Write for yourself before writing for a research funder
The most important element to proposal writing is understanding where each proposal fits into your own research strategy. You want to make sure you’ve mapped out your own research idea(s) without bearing in mind the needs and wants of any particular funder. This research strategy will grow and adapt over time, but it will be unique to you and your research ideas. Once you know it, it will make writing proposals much clearer and more strategic, as well as helping you to identify funding. If you need help getting started on drafting a research strategy, Edinburgh Research Office has resources to help you.
Resources for Research Strategy and Planning
Understand what’s available
Getting an idea of what a fellowship entails, and how that differs from a research grant; or a network, can be vital to understanding what funding you require to support your research. Writing for each type of application can differ and this will have an impact on the amount of preparation you will need to make, what external partners you might need to access or collaborators that might be involved in writing the application and delivering the research.
Resources for Proposal Writing
Understand the landscape
Proposal writing is a competition. Roughly 75% of the applications you write won’t be successful. That means that a lot of your research ideas won’t be funded the first time around, and they may require re-submission, re-purposing, or re-positioning to find the right external funding to support them. Having a clear research strategy will make that process much easier, as you can plan option A, B and C for each idea in advance – making your research application ‘pipeline’ clear and manageable from the outset. This way you can tailor each aspect of your research strategy to fit the funders you hope will support it, but if that plan doesn’t go smoothly you are able to quickly adapt to another funder. Usually the right funder for you is the one that funds you.
Resources for Understanding and Influencing Funding
Use your network
Read successful applications. This can not only help you learn what goes into a proposal, but it can also help you become familiar with the funders themselves, what sort of language to use and what is possible within each of the grant schemes. Colleagues within the University have access to an online selection of curated applications. It can also be worthwhile to ask peers to share their successful applications with you. All of this background reading can also help you develop your idea. Make sure these are recent and successful as application forms and criteria will change over time so it’s important to avoid any unwanted surprises by getting familiar with the latest funder requirements.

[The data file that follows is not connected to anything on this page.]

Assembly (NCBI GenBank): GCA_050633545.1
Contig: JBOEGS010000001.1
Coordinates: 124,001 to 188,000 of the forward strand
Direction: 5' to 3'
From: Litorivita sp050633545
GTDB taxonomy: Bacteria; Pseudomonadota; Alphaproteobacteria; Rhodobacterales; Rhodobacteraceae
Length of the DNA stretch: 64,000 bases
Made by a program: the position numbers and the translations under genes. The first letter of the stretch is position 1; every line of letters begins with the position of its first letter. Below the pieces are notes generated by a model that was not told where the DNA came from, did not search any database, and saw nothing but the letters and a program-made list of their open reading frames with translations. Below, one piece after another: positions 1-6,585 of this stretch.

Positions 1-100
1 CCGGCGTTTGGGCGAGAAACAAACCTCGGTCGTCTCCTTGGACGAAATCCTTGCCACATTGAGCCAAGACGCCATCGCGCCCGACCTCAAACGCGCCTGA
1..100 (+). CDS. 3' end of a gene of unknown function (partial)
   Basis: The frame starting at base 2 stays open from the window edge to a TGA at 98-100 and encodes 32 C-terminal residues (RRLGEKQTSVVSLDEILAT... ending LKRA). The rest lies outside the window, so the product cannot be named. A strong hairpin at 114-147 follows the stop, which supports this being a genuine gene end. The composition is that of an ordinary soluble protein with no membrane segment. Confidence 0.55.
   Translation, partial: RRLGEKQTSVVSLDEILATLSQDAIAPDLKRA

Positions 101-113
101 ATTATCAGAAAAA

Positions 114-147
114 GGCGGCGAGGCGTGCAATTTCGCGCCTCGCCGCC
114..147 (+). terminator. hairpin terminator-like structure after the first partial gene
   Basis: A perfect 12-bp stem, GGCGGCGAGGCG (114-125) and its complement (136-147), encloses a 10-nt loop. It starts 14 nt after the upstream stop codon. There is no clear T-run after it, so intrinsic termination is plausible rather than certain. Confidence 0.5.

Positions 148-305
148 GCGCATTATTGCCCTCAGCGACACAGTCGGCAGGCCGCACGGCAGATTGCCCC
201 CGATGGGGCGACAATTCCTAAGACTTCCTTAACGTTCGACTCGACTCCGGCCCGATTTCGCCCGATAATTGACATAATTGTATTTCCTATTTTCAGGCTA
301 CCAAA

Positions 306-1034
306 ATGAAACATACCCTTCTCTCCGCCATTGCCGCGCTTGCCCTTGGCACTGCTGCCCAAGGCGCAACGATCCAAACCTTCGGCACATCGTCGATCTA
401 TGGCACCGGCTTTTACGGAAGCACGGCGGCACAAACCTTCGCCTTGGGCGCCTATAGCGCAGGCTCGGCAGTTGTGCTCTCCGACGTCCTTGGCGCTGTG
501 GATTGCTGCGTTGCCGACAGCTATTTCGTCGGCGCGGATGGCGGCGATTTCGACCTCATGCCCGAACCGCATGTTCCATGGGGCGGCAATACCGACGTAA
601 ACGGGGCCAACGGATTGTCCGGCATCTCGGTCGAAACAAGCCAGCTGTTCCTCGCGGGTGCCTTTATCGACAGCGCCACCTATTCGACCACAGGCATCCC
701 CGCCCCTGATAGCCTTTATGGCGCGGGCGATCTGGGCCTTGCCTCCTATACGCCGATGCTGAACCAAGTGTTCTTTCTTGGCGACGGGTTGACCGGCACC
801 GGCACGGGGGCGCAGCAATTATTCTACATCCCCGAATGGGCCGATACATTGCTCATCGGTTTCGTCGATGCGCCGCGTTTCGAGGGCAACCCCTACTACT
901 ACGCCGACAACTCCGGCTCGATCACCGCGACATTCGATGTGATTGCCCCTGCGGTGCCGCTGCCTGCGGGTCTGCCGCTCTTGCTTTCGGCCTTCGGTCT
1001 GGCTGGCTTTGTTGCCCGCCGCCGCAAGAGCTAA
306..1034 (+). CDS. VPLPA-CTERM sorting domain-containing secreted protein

View Successful Research Funding Applications
Know your audience
Understand the funder you are writing for, as well as the type of funding you are requesting. We can give you advice on writing for a fellowship and how that differs from writing a research grant – but also make sure you understand how your grant fits into that funders concept for each grant they fund, by getting to know the funders themselves. This can be essential in helping you to craft your application. We also provide information and support to help you become familiar with the UK funding landscape, as well as being able to assist the technicalities and specifics of European funding.
UK and EU Funding Insights
Plan your applications well in advance – and understand the funder process
This can also extend to understanding any internal selection processes that might be in place at the University. Some funders will set a limit the number of applications an institution can submit and so there may be internal selection processes in place for these demand managed calls.
View details and requirements of Demand Managed Calls
Where to start?
Once you have developed a research strategy, you will want to consider what research schemes you will want to apply to get your research funded. There are a number of ways to find funding calls to suit the needs of your research strategy, and our funding opportunities hub can be a good place to start. This contains a curated selection of calls and is updated regularly. If you want something more long-term and tailored to you, then you can set yourself up bespoke funding searches and alerts using *Research Professional.
View Funding Opportunities Hub
Keep in touch
As well as producing and maintaining the resources mentioned here, we run year-round events focused on crucial elements of winning research funding. In addition this we also maintain a blog highlighting relevant events, tips and the latest information of research funding.
Al Innes is Research Development Officer at Edinburgh Research Office, here at the University of Edinburgh.
November is Academic Writing Month. This annual event was established as a way to support academic writing via the #AcWriMo hashtag on Twitter. During November 2021, the Institute for Academic Development run WriteFest, a local contribution to this academic writing month, with the aim of bringing people together to raise awareness and celebrate academic writing. If this blog has inspired you to start writing, book onto one of our online half day writing retreats or researcher writing hours: https://www.ed.ac.uk/institute-academic-development/research-roles/writefest